After the inception of the “Fit for 55” package in July 2021, which outlines the European Commission’s strategy to achieve a 55% emissions reduction by 2030, the focus has been on EU transport policy. As the year progresses, what developments can we anticipate?
The legislative package is currently reaching its concluding phases, as provisional agreements have been attained between the European Parliament and Council on all transport-related matters. However, as the European elections are slated for June 2024, there are still a few unresolved aspects within the realm of EU transport policy.
As per the legislation settled upon in the current year, vehicles that are newly sold after 2035 must be free of carbon emissions, marking the conclusion of petrol and diesel passenger cars. Prior to reaching this milestone, the Commission aims to enhance the permissible pollution levels emitted by newly sold cars from 2025 and heavy-duty vehicles from 2027.
In contrast to the CO2 emissions regulations, Euro 7 places emphasis on pollutants that pose health hazards, including particulate matter, nitrogen oxide, and carbon monoxide. This legislation has sparked controversy, being labeled as insufficient by environmental advocates and deemed both expensive and abrupt by the automotive industry.
Within the Council of the EU, a group of nations has formed a coalition with the aim of diluting the new regulations (and potentially discarding them entirely). Their argument is based on the belief that these rules would place an undue financial burden on the industry while yielding only marginal benefits.
Given this situation, the direction for Euro 7 remains uncertain: the Spanish Presidency will have to employ its diplomatic expertise to reach a consensus that satisfies most member states. Meanwhile, in the Parliament, Alexandr Vondra, the primary negotiator for the file and a representative of the nationalist ECR group, has swiftly voiced his criticism of the preliminary legislation.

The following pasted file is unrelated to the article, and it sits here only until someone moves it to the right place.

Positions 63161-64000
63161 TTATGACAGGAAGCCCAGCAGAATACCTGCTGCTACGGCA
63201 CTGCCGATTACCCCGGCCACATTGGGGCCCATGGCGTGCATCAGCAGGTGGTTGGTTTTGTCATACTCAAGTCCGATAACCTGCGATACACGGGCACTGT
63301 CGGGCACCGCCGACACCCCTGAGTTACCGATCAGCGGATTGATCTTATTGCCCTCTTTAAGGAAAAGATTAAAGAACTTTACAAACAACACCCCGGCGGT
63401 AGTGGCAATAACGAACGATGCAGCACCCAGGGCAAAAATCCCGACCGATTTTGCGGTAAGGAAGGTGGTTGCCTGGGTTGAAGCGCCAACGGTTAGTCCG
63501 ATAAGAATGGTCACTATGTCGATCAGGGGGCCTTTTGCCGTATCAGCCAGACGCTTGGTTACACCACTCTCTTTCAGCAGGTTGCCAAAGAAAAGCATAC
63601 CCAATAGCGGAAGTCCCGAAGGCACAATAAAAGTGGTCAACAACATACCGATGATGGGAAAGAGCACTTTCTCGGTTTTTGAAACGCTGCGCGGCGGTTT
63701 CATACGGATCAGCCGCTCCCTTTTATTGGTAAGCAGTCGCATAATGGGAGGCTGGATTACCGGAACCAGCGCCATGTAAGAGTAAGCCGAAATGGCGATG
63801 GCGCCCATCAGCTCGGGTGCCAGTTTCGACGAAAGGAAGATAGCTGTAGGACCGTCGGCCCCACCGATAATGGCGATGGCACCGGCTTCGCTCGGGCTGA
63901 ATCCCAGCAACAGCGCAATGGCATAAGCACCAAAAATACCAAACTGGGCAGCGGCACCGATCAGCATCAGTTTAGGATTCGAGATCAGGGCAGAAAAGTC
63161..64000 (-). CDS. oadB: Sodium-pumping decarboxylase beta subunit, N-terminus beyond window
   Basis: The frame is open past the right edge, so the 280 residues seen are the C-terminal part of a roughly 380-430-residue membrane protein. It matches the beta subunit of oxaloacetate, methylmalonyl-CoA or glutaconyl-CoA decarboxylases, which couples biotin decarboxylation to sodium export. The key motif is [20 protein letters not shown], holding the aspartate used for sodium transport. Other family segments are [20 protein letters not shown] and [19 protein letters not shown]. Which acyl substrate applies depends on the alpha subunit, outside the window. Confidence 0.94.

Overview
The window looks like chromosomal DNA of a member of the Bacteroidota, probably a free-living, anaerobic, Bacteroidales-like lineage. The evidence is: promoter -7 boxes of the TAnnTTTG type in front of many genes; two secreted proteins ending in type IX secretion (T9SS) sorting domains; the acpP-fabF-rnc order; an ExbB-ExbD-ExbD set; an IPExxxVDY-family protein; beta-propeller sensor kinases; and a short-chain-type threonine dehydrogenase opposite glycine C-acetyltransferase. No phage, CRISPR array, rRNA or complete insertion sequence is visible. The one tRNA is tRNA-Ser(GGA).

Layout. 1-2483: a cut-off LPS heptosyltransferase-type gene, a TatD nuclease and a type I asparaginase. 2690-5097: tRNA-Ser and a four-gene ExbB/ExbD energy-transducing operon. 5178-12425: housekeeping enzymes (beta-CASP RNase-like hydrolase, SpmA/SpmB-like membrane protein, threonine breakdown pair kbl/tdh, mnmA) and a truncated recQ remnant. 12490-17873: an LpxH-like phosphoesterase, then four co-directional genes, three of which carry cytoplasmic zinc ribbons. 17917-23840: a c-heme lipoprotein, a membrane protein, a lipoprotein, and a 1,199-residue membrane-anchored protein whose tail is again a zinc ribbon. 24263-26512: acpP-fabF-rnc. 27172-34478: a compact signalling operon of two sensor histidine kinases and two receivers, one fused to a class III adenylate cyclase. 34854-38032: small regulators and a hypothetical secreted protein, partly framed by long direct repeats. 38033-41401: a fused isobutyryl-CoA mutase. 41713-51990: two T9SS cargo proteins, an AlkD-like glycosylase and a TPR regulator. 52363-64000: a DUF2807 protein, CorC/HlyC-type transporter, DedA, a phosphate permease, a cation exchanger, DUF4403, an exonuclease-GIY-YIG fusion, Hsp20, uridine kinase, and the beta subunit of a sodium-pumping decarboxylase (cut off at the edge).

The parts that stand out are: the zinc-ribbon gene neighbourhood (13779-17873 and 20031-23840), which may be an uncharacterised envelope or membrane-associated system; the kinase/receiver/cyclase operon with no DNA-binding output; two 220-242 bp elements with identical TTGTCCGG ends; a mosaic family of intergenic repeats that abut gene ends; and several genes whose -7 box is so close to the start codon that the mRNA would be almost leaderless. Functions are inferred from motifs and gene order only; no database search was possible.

“The suggested Euro 7 standard will negatively affect both consumers and manufacturers. Its consequences outweigh the positive environmental outcomes,” he stated.
This stance is strongly supported by Jens Gieseke, a center-right legislator within the EPP group.
Nevertheless, some legislators are advocating for a more robust Euro 7 regulation. Christel Schaldemose from the center-left S&D group and Bas Eickhout from the Greens have pressed for greater ambition, criticizing the opposing side for undermining legislation they consider crucial for enhancing urban air quality.
The division has placed the centrist Renew group in a pivotal role, as its alignment with either the right or left will significantly influence the outcome of the matter.
CO2 standards for heavy-duty vehicles
Another legislative dossier that remains on the agenda pertains to the CO2 standards for heavy-duty vehicles, including trucks and buses. This legislation is considered the counterpart to the contentious CO2 car standards.
Numerous vehicle manufacturers were relieved when the Commission revealed that the proposal for heavy-duty vehicle CO2 standards would not entail a 100% carbon reduction requirement, as seen in the case of cars and vans.
The suggested 90% goal by 2040 allows the industry to keep manufacturing conventional combustion engine trucks and buses, albeit in smaller numbers. With this proposal, the EU administration aims to encourage the adoption of battery and hydrogen-powered vehicles. The regulation also introduces more stringent requirements for city buses, demanding a transition to zero-emission technology by 2030.
The Commission’s decision not to completely halt combustion engines was met with approval by German MEP Jens Gieseke, who saw it as a sign that the Commission is moving away from its approach of banning. However, the rapporteur of the file, Yannick Jadot of the Greens, advocates for a 100% restriction starting from 2040. He argues that this is not only environmentally significant but also essential for maintaining the competitiveness of the EU industry.
Within the Council, the usual divisions have reappeared between nations advocating for heightened ambition and those favoring a “more pragmatic” approach to the proposal. Countries like Denmark and the Netherlands are advocating for a 100% target by no later than 2040. However, others such as Czechia, Poland, and Italy contend that the standards are already advancing too rapidly.